election, that will be a comment not just on his campaign
strategy, but also on his whole way of thinking.

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Comments

  • OKDem on September 27, 2012 12:55 PM:

  • Daniel Buck on September 27, 2012 7:58 PM:

    Michael,
    Excellent analysis. Success in business is not a harbinger of success in politics, nor vice versa, for that matter.

    One quibble. Dukakis was not unassuming. He was insufferably and notoriously arrogant. In that regard, he and Romney are soul brothers. Dan

  • Ebenezer Scrooge on September 27, 2012 8:23 PM:

    I've dealt with management consultants. Their creed might be that nothing matters but smarts, but they ain't very smart. MBA-smart, maybe. But that's not very impressive.

    Good executives use management consultants mostly for cover, and management consultants know it. The recommendation, more likely than not, is known to both executive and consultant on the day of the commission. Consultants are also used to poach the best practices of other firms--a sort of social lubricant designed to share useful information without violating genuine trade secrets. Neither application calls for much brainpower.

  • Daniel Kim on September 28, 2012 11:24 AM:

    Maybe there's some kind of Massachusetts Curse?

    Hey, I don't remember Dukakis looking so much like Peter Falk.

  • gdb on September 28, 2012 5:26 PM:

    If the economy collapses by sometime next Spring (but after 10/6), as predicted by the CB0 and Keynesian economists (who conveniently ignore their calculations as they support the re-election of BHO), Dems may indeed wish Mittens had won. He is a terrible campaigner with terrible policies. BHO is a so-so campaigner with inadequate policies--- And whoever is Prez in 2013 stands a good chance of being the poster child for Hoover-reincarnated for a generation of voters.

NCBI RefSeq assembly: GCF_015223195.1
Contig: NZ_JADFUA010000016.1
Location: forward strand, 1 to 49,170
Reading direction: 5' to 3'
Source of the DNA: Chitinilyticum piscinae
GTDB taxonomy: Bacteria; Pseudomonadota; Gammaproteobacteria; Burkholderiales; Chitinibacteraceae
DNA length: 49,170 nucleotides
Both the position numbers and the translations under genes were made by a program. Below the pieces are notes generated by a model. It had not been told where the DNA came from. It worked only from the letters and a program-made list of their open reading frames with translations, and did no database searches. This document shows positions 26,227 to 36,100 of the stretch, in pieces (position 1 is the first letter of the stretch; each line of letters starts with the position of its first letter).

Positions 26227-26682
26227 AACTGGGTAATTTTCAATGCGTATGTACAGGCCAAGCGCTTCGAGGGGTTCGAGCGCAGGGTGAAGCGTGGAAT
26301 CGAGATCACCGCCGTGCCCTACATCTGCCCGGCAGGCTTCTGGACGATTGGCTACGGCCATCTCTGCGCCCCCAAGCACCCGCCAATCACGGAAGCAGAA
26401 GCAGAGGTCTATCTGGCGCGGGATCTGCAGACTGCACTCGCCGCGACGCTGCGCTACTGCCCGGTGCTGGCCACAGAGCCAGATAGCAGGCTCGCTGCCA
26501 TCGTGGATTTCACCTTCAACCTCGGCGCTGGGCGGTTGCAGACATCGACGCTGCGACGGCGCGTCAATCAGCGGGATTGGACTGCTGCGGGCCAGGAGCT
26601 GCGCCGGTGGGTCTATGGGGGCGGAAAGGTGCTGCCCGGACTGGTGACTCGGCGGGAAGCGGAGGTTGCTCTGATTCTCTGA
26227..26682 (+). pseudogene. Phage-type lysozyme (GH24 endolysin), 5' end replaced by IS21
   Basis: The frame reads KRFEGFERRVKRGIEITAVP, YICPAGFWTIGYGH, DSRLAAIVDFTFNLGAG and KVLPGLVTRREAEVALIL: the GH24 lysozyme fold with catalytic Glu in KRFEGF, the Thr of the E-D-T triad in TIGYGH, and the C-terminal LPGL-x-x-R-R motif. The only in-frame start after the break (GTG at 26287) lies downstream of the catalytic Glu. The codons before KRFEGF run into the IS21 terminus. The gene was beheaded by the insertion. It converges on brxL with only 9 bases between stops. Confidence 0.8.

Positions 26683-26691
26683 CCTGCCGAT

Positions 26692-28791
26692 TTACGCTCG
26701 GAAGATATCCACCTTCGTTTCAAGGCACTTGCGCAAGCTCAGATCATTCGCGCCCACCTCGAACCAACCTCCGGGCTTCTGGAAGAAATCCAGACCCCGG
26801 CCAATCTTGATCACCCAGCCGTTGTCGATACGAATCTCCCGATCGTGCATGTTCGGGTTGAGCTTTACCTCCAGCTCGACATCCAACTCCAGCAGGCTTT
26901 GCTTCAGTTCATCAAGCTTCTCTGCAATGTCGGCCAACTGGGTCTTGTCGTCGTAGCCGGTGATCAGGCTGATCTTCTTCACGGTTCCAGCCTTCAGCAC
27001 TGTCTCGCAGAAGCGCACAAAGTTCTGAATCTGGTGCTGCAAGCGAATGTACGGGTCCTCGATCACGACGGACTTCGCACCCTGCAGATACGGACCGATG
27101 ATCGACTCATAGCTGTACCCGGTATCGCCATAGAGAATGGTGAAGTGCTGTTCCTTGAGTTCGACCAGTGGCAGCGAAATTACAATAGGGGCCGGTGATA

• gdb on September 28, 2012 5:28 PM:

    If the economy collapses by sometime next Spring (but after 10/6), as predicted by the CB0 and Keynesian economists (who conveniently ignore their calculations as they support the re-election of BHO), Dems may indeed wish Mittens had won. He is a terrible campaigner with terrible policies. BHO is a so-so campaigner with inadequate policies--- And whoever is Prez in 2013 stands a good chance of being the poster child for Hoover-reincarnated for a generation of voters. And the opposing party in power for a generation.

  • captcrisis on September 28, 2012 8:46 PM:

    Dukakis had to face an astoundingly shallow opponent who lied repeatedly and whose entire campaign was based on the pledge of allegiance and opposition to (non-existent) flag-burning. And he had to face a media which let him get away with it. (The media is not rolling over for Romney the way they did for George H.W. Bush.) We forget this now.

  • JM917 on September 28, 2012 11:11 PM:

    With one exception, not a single successful businessman has ever been a successful president (or presidential candidate), and those successful presidents who did try their hand at business early in their careers always flopped. Examples of successful businessmen who were busts as presidents: Warren G. Harding (newspaper publisher), Herbert Hoover (mining enterpreneur), and George H.W. Bush (oilman). (Bush II was a success in neither pursuit.) Successful presidents who flubbed around in private business: most notably Lincoln (tried to run a store in New Salem) and Truman (failed haberdasher).

    The one exception: George Washington, who by a combination of marriage, luck, and acumen made himself into one of the wealthiest capitalist farmers and land speculators in late 18th century America.

    The talents that make for success in business do not translate into politics, and vice-versa.

  • Richard Cownie on September 29, 2012 9:10 AM:

    A keynesian doesn't have to ignore her calculations to prefer Obama over Romney: Obama's policies have been inadequate, but Romney/Ryan's would be absolutely disastrous - contractionary decreases in public spending,
    huge tax cuts for the rich, and dismantling Medicare and Medicaid.

    The massive disconnect between evidence-based economics and the
    policy choices of the US political elite, of both parties,
    is a huge problem. Nevertheless, a rational voter will choose the lesser of the two evils, and hope that a Dem
    wave leads to some real stimulus measures. If Tea-Party
    House Republicans continue to exercise power, the options
    will be greatly constrained.